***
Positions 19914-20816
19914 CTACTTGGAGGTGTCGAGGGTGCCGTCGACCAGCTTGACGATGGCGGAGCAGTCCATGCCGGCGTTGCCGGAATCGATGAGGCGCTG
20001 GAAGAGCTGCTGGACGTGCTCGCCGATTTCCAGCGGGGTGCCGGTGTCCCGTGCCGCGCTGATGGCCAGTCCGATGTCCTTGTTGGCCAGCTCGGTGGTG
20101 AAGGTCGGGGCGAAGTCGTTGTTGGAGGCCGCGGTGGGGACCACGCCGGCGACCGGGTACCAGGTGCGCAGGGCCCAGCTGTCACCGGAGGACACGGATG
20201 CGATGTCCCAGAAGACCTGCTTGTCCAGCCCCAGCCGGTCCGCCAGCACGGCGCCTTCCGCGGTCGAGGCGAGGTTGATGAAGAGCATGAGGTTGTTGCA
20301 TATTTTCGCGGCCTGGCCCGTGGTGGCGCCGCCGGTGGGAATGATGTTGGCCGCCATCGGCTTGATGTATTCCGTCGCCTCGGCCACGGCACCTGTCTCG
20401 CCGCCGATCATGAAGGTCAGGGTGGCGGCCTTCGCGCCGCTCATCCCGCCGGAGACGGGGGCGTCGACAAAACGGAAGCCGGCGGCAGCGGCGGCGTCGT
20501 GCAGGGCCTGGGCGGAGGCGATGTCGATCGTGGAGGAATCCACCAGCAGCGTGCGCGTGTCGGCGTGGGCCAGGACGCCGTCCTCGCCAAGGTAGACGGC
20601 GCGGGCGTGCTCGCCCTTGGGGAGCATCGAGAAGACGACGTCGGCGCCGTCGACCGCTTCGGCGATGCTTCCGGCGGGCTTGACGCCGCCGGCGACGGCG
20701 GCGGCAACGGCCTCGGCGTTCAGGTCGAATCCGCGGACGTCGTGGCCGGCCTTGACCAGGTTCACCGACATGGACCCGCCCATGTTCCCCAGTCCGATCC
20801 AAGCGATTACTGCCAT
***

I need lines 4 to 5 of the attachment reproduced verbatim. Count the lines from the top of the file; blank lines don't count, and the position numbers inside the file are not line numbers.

20101 AAGGTCGGGGCGAAGTCGTTGTTGGAGGCCGCGGTGGGGACCACGCCGGCGACCGGGTACCAGGTGCGCAGGGCCCAGCTGTCACCGGAGGACACGGATG
20201 CGATGTCCCAGAAGACCTGCTTGTCCAGCCCCAGCCGGTCCGCCAGCACGGCGCCTTCCGCGGTCGAGGCGAGGTTGATGAAGAGCATGAGGTTGTTGCA